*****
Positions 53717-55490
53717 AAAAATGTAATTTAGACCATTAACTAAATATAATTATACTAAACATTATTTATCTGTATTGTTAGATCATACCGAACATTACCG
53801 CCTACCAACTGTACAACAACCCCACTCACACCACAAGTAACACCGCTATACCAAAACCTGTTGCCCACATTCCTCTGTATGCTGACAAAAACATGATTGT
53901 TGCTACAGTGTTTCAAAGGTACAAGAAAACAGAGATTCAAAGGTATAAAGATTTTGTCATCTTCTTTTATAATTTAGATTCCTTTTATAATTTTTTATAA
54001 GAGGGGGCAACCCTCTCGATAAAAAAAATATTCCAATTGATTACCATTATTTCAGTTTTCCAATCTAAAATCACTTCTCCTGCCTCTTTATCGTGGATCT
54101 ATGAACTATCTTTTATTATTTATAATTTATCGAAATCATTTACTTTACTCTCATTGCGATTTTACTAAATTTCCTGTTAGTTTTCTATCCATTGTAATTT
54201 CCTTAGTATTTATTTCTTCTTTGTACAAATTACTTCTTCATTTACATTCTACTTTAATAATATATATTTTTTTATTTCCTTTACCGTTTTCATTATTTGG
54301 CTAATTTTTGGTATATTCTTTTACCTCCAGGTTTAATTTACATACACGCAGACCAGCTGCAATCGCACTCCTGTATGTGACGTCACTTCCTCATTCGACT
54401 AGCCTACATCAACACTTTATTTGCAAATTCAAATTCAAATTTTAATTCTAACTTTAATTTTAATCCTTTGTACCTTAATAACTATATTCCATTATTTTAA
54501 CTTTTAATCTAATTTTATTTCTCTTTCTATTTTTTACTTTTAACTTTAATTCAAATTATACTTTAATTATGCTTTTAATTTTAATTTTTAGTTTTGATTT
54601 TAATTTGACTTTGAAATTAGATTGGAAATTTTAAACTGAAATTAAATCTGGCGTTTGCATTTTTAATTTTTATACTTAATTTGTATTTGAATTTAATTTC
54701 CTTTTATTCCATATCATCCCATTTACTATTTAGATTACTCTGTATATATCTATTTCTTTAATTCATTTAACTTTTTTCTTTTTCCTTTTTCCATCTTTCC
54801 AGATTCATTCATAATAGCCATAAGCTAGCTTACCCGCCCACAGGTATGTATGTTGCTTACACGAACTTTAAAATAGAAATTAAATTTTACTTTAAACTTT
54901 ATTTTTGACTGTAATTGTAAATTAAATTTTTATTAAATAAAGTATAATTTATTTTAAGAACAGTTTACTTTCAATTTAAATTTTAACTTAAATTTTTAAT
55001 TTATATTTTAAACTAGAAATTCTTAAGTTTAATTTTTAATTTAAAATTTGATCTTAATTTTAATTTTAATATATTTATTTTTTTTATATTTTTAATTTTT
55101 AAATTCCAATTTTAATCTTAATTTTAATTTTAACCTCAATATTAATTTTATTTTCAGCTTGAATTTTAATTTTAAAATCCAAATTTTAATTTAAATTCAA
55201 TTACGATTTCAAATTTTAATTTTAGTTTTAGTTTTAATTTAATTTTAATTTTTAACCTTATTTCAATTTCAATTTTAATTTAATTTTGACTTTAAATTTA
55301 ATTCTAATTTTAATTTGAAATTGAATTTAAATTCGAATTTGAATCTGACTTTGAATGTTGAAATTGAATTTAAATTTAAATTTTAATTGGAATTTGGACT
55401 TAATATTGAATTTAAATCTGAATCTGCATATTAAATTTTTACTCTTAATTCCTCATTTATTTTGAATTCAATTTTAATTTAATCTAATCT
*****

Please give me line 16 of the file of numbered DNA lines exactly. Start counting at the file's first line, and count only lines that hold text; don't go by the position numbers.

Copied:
55101 AAATTCCAATTTTAATCTTAATTTTAATTTTAACCTCAATATTAATTTTATTTTCAGCTTGAATTTTAATTTTAAAATCCAAATTTTAATTTAAATTCAA